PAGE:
We all have our unique speaking styles. Here are some guidelines for effective communications.
1. Body Language
Do not cross your arms, put your hands in your pockets, turn your back to the audience. Do not put yourself between any audience member and the screen. Smile as much as possible – not an artificial smile, but a genuine smile. If you are not enjoying your presentation, do you think the audience should? Your attitude is infectious, so be enthusiastic, if not passionate, about your presentation and let it show in your voice and body movements.
2. Talk To All Audience Members
Do not speak to just a few audience members. Make eye contact with the entire audience by periodically scanning all audience members. I remember a presentation where the presenter decided to present to one audience member. He stared at him for the entire presentation – obviously he had read somewhere that if you are nervous when speaking, pretend there is only one person in the audience and focus only on them. This made for a very uncomfortable situation for everyone and distracted from the presentation itself.
Humour should be used if it supports your key messages. Most attempts at humour are met with an uncomfortable silence, because they are outside the context of the presentation topics. If you want to try adding humour to your presentation then at least make the humour relevant to the content – why tell a golf joke when your presentation is not about golf? Another guideline for those that want to add humour; everyone in the world already knows every one-liner uttered by Yogi Berra – so at the very least be original.
Do not point to a particular audience member. Have you been pointed out during a presentation where the speaker asks you a direct question – like, “When is the last time you had to deliver a presentation”? Ouch! Better for the speaker to state the obvious answer instead of asking a question. For example, the speaker could say “We have all delivered many presentations.”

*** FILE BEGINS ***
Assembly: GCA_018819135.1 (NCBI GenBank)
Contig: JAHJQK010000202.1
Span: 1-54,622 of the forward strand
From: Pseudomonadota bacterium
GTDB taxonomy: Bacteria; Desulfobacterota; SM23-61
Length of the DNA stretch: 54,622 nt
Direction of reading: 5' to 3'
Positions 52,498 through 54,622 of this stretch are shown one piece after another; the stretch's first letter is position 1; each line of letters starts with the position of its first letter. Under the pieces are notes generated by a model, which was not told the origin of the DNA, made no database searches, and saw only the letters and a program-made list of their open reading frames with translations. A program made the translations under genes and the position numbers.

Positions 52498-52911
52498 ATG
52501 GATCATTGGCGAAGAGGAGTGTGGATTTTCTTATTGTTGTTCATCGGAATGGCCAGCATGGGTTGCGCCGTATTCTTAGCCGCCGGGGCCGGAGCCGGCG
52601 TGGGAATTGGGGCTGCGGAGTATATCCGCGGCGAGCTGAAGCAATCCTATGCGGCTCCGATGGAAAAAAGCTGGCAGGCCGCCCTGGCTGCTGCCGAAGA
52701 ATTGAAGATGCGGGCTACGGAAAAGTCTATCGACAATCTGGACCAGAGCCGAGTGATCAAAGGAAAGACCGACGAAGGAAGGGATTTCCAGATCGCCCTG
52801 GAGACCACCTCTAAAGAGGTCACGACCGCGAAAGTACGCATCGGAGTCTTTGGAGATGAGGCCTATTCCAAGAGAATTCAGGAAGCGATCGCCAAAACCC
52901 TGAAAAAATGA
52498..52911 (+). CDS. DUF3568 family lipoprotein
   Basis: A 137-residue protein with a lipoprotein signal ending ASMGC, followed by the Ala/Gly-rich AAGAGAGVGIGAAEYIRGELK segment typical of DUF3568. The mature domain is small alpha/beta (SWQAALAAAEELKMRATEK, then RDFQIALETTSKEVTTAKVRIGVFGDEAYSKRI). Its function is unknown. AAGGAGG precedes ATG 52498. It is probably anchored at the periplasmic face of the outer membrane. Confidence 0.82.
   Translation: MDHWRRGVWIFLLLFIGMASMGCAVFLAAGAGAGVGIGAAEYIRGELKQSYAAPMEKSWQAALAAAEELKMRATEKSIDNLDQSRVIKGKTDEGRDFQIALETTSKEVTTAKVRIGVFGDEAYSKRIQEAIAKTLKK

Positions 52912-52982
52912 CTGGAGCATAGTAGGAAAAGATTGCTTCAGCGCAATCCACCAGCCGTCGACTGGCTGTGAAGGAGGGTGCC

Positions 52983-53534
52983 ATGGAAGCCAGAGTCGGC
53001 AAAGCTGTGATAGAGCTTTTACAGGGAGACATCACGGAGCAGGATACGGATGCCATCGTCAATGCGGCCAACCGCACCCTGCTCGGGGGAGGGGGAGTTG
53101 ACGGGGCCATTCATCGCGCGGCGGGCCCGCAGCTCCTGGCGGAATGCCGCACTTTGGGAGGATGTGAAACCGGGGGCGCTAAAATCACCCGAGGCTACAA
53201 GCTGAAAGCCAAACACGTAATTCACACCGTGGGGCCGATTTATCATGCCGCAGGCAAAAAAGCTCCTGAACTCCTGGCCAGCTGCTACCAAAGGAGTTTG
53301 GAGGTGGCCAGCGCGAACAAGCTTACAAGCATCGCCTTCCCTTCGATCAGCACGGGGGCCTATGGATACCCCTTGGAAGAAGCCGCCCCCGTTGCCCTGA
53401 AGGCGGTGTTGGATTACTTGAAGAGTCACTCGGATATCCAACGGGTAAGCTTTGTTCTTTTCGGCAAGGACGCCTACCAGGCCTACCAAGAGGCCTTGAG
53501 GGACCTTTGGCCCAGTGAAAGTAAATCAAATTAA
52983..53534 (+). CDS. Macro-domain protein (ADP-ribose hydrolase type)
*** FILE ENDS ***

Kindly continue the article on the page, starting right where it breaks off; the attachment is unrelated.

Change the tone and volume of your voice. This is not easy because many speakers slip into a monotone sometime during their presentation. This requires practice and a conscious decision to vary your voice.
Do not apologize for anything. Do not say “I am sorry this room is too warm”. This is not in your control. Apologizing for things outside your control is one thing, but apologizing for things that you have done is unacceptable. At a recent presentation, the speaker showed a graph measured over the last years from 1999. When the speaker finished explaining the data, he looked at the slide and said “Oh, the data for 2006 is missing. I better add that when I get back to my office”. That makes the audience feel unimportant.